Anyone following the news about Britain’s impending departure from the European Union could be forgiven for thinking that hard-line Brexiteers and the Democratic Unionist Party (DUP) were calling the shots. But, when things get tricky, what might be called the “Sensible Party” is capable of showing its strength.
The Liberal Democrat’s deputy leader Jo Swinson noted yesterday that she “found herself in the rather novel position of being simultaneously in agreement with Ed Miliband, Ruth Davidson and Nicola Sturgeon” over the “Brexit shambles”. Four leading lights of four very different parties of essentially one mind.
The shambles was a situation in which Theresa May’s Government had reportedly struck a deal to make Northern Ireland have “regulatory alignment” with the EU; the DUP were then said to have vetoed the deal – using their power to bring down the Government – because it would put a hard border between the North and mainland Britain.
Ruth Davidson then intervened to say if there was to be any “regulatory alignment” it would have to apply to the whole of the UK. Suddenly Brexit Secretary David Davis was insisting it was a “falsehood” to suggest Northern Ireland was ever going to be “left behind” in the single market.
The phrase “regulatory alignment” appears to be code for a kind of “single market-lite”. No one on the British side seems to want to get into how close, or far away, that would be to staying in the single market, presumably for fear of upsetting the Brexiteers or outraging the EU.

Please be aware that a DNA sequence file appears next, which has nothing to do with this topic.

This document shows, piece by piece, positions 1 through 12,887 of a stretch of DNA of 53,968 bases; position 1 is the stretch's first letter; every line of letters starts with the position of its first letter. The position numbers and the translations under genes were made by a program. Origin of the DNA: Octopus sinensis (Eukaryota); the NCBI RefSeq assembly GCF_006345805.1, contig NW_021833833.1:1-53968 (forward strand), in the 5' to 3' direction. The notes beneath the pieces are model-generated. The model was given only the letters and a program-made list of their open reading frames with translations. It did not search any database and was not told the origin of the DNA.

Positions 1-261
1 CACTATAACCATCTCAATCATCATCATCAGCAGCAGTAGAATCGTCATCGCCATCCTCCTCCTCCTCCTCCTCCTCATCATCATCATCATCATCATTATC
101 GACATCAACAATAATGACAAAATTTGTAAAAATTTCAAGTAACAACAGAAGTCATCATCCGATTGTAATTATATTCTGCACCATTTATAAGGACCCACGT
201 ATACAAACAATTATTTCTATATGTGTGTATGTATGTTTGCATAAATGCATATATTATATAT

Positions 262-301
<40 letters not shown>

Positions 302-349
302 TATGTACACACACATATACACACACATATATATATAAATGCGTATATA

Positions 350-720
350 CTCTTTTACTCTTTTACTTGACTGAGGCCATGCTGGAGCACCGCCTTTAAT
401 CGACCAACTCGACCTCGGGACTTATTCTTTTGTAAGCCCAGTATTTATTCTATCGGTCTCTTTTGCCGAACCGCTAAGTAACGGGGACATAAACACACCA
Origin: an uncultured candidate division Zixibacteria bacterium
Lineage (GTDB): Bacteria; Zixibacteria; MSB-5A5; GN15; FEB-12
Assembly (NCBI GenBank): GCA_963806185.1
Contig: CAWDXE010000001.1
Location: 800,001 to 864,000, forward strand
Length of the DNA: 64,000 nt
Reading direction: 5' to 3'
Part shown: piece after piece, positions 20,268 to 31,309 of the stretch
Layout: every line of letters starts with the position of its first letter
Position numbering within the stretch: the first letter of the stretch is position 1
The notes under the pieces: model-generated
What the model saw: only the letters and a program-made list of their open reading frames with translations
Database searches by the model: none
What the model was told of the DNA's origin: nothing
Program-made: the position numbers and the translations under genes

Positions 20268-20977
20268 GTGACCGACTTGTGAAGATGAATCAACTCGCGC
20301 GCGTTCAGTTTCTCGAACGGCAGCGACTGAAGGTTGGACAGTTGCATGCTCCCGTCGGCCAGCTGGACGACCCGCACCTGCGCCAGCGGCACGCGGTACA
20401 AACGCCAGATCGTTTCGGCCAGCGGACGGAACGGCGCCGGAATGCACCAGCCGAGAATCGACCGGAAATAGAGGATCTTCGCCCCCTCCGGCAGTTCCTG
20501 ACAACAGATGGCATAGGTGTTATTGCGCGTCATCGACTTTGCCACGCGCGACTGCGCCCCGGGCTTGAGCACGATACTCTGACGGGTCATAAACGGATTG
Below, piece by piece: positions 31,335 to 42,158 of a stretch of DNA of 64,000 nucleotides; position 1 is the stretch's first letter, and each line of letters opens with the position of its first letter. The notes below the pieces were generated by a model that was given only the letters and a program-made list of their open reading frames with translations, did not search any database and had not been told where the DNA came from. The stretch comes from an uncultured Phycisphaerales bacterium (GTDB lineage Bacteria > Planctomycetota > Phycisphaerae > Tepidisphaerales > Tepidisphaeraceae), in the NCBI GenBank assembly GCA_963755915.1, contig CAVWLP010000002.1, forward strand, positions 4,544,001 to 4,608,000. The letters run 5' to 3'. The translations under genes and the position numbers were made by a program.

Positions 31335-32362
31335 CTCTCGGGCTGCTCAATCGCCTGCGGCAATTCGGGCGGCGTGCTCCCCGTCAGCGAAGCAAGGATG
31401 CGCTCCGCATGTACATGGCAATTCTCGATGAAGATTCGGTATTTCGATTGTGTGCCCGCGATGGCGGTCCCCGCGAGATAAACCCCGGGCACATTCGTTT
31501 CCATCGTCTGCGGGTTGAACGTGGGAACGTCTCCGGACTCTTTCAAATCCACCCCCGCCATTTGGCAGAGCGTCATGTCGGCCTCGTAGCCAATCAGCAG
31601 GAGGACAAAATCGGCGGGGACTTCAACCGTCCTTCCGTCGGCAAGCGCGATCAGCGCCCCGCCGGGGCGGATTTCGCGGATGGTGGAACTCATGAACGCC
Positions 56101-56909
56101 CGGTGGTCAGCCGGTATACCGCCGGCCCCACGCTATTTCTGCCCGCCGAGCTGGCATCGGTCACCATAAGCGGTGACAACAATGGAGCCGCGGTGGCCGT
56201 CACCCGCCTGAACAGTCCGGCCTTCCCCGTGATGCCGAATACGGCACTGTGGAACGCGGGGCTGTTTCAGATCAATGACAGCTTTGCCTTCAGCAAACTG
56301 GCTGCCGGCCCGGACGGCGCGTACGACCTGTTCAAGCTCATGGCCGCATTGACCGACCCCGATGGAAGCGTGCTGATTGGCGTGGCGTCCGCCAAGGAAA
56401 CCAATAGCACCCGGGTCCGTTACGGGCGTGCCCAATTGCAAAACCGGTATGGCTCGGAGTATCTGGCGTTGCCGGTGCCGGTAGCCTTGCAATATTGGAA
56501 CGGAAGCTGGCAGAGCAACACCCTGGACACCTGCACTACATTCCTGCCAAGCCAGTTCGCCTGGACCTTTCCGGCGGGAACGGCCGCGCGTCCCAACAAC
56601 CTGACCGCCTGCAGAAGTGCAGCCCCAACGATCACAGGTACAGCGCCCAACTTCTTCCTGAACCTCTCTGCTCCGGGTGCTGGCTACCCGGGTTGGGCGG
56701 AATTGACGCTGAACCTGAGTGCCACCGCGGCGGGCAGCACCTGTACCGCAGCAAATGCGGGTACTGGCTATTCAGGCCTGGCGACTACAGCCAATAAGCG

If only the Sensible Party could put aside the differing interests of their actual political parties and work together, even informally, for the good of the nation, then the UK could end up in what is increasingly looking like the best politically possible position for the UK – outside the EU but still in the single market, assuming the Europeans will let us stay. From this vantage point, the UK would be much better able to work out if it should rejoin the EU or leave the single market entirely, a process it would largely control. As things stand, time is running out to strike an all-new trade deal and the ticking clock only favours the other 27 EU countries.